Here in Greece, however, people are hoping to hear something about debt relief from President Obama, and they'll hope that president elect Donald Trump listens to that as well. This country is mired in debt, and that's what the people here feel. And of course, Greece has had to deal with huge waves of refugees coming out of the Middle East, hundreds of thousands over the past couple of years. President Obama likely to reiterate the message we've heard from him before when he was speaking with the Italian Prime Minister Matteo Renzi last month, that Greece, Italy, and Germany alone in Europe cannot be expected to share this burden.

[05:15:06] And why would that be important to the incoming president, president elect Donald Trump? Why? Because we remember that a year ago, those attacks in Paris, those ISIS attacks, some of those attackers posed as refugees, came through Greece, helping Greece, helps Europe, helps the United States. John --

BERMAN: Beautiful shot with Nic Robertson for us in Athens. A big meeting today for President Obama there. All right, Nic, thanks so much.

ROMANS: All right. After months of blasting candidate Donald Trump as unfit for office, President Obama is now urging Americans to give president elect Trump a chance. In his first news conference since the election, the President spent most of the hour fielding questions about his successor. And he answered for the most part in complimentary terms. CNN's Athena Jones was there. She's got the latest for us.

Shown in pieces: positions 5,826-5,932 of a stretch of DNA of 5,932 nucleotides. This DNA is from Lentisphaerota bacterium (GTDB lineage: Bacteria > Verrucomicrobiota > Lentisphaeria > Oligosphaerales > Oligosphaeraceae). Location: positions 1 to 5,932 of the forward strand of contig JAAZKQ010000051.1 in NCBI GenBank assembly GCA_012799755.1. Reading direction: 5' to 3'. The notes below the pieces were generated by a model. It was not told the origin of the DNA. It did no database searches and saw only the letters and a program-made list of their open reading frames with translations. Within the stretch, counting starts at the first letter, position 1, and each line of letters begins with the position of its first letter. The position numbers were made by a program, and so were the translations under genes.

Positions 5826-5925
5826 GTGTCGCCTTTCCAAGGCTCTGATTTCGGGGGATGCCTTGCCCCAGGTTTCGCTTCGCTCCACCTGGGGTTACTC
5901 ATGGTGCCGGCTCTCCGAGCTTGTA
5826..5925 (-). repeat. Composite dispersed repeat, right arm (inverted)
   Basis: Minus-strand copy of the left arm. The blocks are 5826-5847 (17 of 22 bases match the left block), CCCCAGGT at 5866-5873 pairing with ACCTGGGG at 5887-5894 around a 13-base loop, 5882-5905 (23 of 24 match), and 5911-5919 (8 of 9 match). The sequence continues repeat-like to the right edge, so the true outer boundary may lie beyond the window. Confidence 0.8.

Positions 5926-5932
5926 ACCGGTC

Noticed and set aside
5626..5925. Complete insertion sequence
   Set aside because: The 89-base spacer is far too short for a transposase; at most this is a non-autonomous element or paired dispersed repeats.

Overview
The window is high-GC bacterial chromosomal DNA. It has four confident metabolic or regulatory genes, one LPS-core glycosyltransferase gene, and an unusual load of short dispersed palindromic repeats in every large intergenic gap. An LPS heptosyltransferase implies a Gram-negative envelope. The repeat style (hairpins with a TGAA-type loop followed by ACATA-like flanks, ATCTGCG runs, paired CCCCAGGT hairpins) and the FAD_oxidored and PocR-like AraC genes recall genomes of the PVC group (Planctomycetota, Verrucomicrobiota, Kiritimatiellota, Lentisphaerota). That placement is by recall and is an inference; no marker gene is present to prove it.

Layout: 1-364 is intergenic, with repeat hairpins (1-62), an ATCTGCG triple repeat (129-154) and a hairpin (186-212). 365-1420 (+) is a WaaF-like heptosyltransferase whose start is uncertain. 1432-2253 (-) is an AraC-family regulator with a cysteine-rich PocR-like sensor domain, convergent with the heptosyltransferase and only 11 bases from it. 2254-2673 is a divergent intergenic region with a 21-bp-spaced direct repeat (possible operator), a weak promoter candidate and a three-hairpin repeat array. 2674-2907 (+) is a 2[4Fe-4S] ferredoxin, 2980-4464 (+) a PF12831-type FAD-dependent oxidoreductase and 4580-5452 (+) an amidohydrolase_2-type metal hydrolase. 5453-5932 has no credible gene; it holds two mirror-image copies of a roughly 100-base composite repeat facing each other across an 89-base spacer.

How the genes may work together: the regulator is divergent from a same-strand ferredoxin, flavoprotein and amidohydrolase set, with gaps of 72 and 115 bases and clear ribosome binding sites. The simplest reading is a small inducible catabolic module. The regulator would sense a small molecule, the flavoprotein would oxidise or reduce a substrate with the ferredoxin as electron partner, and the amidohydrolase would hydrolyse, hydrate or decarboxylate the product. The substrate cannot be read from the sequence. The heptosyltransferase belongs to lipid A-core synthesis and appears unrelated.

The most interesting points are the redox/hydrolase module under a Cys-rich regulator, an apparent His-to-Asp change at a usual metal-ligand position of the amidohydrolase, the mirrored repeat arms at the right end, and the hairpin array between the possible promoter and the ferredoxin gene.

ATHENA JONES, CNN CORRESPONDENT: Good morning, Christine and John. President Obama spent much of his press conference here touting his administration's achievements on everything from the economy to the Iran nuclear deal to healthcare and climate change. And after months spent slamming president elect Trump as unfit to be commander-in- chief, the President declined to continue to question his qualifications. I asked him if he still thought Trump was unfit to lead. Here's part of what he had to say.